While visiting Chinese monasteries, Japanese buddhist monks were intrigued by this drink offered to them during long meditations to keep them awake. They decided to bring back and cultivate some of these Chinese plant in the Uji region near Kyoto, the Japanese imperial capital.
This was over a thousand year ago but Japan never ceased to love this plant and even developed the Japanese tea ceremony. It is one of the most refined and precise ceremony so let’s see how Japanese came up with this ceremony and how you can drink tea like a Japanese!
A Small History of the Japanese Tea Ceremony
The first written accounts of tea in Japan date from 912 AD. Japanese buddhist monks brought back tea to the Uji region after discovering the boosting benefits of this plant. Tea consumption kept growing and during the 12th century, a Japanese monks named Eisai, brought back Chinese powdered green tea, the Matcha. The Song dynasty in China had developed the habit of grinding green tea between two stone wheels. In order to drink this tea, you obviously have to dissolve it in hot water. This is at the origin of the famous Cha No Yu (literally meaning “tea particles with hot water”), the Japanese Tea Ceremony.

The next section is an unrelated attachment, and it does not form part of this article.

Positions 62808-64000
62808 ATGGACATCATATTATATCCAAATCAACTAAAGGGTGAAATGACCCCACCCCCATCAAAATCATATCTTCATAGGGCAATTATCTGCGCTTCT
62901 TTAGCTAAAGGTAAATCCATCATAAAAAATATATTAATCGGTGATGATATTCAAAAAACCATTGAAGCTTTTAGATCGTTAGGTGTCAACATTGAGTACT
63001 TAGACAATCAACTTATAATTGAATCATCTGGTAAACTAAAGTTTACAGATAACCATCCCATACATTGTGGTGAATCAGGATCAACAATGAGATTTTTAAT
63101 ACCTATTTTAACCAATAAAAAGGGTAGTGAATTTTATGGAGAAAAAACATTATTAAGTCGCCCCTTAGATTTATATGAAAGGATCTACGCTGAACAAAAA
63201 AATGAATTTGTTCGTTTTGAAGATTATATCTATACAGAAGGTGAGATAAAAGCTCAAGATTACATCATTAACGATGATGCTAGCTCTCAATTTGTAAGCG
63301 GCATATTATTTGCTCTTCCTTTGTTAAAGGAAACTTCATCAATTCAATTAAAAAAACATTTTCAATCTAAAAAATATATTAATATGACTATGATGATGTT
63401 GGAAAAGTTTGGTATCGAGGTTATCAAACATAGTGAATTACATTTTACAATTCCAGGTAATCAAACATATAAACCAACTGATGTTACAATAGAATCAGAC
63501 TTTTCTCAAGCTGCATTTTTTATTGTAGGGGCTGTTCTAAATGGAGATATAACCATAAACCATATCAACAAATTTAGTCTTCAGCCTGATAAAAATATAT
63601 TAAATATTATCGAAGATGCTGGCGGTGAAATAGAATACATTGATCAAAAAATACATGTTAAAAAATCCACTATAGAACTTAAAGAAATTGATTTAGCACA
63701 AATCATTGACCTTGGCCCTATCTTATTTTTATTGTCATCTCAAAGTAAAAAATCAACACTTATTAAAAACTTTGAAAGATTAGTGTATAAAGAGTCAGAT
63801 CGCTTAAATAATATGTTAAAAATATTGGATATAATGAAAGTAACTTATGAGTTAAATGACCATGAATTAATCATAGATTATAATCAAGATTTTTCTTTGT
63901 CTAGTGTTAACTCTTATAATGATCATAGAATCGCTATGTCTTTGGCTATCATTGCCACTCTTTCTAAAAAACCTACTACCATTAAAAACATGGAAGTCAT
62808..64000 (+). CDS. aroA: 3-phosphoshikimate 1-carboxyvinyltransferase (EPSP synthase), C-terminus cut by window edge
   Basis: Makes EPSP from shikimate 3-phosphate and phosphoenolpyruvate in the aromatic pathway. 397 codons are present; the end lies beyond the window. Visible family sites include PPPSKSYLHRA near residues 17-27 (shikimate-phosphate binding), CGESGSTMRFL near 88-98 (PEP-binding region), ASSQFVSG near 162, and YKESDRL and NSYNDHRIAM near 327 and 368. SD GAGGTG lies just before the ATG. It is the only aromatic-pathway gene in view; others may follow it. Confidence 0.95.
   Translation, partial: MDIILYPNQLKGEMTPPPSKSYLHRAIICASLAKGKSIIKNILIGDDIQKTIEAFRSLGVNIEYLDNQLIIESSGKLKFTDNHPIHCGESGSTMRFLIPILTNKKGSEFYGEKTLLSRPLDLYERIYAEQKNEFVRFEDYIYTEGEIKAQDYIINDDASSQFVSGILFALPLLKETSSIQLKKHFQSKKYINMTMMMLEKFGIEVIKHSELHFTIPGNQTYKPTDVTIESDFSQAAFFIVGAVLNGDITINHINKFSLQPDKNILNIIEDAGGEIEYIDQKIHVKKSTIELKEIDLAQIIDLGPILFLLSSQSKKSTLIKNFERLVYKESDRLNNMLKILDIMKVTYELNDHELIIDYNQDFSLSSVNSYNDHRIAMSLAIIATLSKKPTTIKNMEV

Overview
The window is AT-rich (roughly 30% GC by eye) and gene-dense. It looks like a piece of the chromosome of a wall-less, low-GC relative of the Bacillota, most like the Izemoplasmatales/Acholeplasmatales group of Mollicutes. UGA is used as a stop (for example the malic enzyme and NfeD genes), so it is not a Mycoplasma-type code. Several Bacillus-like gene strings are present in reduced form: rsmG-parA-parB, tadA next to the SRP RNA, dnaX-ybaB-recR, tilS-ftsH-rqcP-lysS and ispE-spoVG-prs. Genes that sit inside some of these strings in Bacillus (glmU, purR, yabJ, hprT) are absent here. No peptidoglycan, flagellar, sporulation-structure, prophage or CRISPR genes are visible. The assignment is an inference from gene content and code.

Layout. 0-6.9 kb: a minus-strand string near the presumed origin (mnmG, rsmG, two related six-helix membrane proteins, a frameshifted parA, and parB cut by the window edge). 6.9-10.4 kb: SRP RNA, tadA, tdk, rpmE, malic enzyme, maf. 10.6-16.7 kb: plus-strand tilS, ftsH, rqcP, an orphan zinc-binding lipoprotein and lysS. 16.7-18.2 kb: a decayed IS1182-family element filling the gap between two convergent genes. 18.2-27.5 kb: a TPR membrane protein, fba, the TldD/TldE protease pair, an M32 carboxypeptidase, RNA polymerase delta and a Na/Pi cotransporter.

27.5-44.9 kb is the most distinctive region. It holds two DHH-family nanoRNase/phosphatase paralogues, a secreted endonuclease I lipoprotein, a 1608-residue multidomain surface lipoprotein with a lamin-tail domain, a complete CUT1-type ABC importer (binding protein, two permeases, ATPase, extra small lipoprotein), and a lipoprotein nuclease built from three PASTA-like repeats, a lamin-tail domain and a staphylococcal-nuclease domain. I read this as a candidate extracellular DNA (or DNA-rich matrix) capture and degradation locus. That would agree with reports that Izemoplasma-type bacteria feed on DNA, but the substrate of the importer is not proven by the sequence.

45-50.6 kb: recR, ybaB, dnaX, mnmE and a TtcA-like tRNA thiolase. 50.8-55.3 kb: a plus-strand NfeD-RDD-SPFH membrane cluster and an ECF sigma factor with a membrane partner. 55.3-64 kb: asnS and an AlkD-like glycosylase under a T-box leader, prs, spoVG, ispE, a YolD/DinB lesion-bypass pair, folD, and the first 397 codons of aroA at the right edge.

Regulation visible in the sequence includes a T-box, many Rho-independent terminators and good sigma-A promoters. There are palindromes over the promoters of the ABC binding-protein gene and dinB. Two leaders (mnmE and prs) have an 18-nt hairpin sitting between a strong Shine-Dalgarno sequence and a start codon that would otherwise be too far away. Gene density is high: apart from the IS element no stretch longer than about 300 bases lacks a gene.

The first school of tea responsible for teaching the Cha No Yu rituals was founded by Murata Shuko toward the end of the 15th century. As you can see, Japan is without a doubt serious about tea drinking! You can without a doubt learn a thing or two from the Japanese tea ceremony on how to drink tea 🙂
Mastering the Way of the Tea
Sen No Rykiu (1522-1591) is without a doubt the most famous tea master. He imposed a really precise and spiritual code of the Japanese tea ceremony. Schools still hold his name and teach his principles. Their pupils will learn for several years before holding the title of “tea master”. Japanese are serious about this ceremony and even samourais left their weapons before entering in a tea house.
It is important to note that even if we talk about the Japanese tea ceremony, there are multiple variety of this ceremony as every special occasion (gathering with friend, meditation, art contemplation, etc.) calls for a different set of special and unique preparations.
To drink tea like a Japanese is more than just tea, it is a whole lifestyle including art, calligraphy, floral arrangement, traditional clothing, and much more. For the sake of shortness, we’ll focus almost exclusively on the tea part of the Japanese tea ceremony.
Japanese Tea Production
Japan is the sixth largest producer of tea in the world. Japan only produce green tea, often of exceptional quality. Each field is really well kept and manufactures have the latest equipments. If in Japan, you can see big fans in the tea fields to repulse fog and even women with special drying equipment swiping the fields in order to vacuum the few water drops that might compromise the quality of the green tea.
In Japan you’ll find 3 main tea producing regions:
The Shizuoka Region